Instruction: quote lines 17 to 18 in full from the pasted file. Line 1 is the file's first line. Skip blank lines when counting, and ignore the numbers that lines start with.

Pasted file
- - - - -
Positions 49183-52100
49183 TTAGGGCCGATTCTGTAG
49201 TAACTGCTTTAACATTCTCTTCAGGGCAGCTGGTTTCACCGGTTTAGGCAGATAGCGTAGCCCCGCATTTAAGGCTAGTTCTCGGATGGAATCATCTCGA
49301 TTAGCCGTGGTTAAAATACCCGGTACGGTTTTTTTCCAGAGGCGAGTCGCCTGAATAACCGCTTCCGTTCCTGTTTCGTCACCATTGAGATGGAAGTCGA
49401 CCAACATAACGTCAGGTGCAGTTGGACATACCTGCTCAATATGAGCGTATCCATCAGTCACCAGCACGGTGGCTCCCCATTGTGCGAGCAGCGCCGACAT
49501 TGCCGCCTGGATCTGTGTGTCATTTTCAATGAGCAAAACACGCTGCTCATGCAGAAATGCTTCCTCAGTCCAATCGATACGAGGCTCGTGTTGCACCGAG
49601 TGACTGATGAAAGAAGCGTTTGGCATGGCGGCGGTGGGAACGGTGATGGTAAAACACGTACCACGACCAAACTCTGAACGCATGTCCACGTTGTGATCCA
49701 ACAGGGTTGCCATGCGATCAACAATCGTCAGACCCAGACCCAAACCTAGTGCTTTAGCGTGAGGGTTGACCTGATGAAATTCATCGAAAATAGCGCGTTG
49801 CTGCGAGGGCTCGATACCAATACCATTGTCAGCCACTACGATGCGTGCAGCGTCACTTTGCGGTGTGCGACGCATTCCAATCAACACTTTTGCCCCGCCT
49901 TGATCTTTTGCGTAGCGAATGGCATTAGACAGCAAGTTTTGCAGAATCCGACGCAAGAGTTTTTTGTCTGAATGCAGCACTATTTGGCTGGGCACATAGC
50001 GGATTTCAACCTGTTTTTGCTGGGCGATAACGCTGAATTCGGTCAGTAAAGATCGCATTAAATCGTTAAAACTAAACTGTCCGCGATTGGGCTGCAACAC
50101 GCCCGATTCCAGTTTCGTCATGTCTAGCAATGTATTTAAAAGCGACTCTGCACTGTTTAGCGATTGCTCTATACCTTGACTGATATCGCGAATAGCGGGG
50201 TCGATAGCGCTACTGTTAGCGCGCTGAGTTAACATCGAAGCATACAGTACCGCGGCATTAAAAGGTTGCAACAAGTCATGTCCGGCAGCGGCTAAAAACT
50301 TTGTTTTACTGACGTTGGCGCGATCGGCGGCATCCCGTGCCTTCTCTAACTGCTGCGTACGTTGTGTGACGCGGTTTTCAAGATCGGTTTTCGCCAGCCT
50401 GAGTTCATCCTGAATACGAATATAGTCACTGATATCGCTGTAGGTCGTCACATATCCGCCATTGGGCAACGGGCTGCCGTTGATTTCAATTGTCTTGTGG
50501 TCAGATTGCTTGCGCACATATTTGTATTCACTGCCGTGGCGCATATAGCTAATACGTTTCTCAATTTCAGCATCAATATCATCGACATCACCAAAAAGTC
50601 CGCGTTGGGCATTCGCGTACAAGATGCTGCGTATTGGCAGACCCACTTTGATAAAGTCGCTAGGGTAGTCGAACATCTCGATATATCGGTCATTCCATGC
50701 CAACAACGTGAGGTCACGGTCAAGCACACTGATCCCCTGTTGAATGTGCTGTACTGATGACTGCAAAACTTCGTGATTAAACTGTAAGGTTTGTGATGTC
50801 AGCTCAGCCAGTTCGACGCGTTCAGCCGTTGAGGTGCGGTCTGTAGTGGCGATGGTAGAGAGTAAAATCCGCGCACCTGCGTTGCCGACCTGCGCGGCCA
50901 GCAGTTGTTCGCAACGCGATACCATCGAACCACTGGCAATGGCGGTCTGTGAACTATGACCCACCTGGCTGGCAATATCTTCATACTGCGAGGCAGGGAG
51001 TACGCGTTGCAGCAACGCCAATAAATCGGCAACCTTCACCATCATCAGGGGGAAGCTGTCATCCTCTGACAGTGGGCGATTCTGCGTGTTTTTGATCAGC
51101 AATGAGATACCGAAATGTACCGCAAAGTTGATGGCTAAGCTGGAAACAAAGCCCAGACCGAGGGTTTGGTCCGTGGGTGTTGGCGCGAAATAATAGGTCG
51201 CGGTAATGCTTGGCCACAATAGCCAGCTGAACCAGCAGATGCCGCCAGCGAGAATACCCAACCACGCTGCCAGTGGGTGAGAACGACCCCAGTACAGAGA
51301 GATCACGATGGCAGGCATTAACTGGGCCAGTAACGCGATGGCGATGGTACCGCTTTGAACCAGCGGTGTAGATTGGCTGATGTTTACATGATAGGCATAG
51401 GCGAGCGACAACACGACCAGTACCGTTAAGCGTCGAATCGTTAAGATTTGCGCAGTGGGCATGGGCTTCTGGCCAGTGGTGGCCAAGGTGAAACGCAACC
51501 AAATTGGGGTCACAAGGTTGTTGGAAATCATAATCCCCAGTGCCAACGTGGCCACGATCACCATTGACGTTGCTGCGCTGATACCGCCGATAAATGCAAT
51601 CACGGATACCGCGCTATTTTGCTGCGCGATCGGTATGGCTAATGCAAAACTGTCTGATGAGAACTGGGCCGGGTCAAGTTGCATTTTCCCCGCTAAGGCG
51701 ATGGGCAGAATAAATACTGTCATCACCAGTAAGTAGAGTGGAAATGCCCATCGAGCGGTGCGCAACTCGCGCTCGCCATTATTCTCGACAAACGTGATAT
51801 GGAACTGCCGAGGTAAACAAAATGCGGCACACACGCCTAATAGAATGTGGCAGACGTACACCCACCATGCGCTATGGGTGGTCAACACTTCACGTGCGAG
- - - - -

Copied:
50601 CGCGTTGGGCATTCGCGTACAAGATGCTGCGTATTGGCAGACCCACTTTGATAAAGTCGCTAGGGTAGTCGAACATCTCGATATATCGGTCATTCCATGC
50701 CAACAACGTGAGGTCACGGTCAAGCACACTGATCCCCTGTTGAATGTGCTGTACTGATGACTGCAAAACTTCGTGATTAAACTGTAAGGTTTGTGATGTC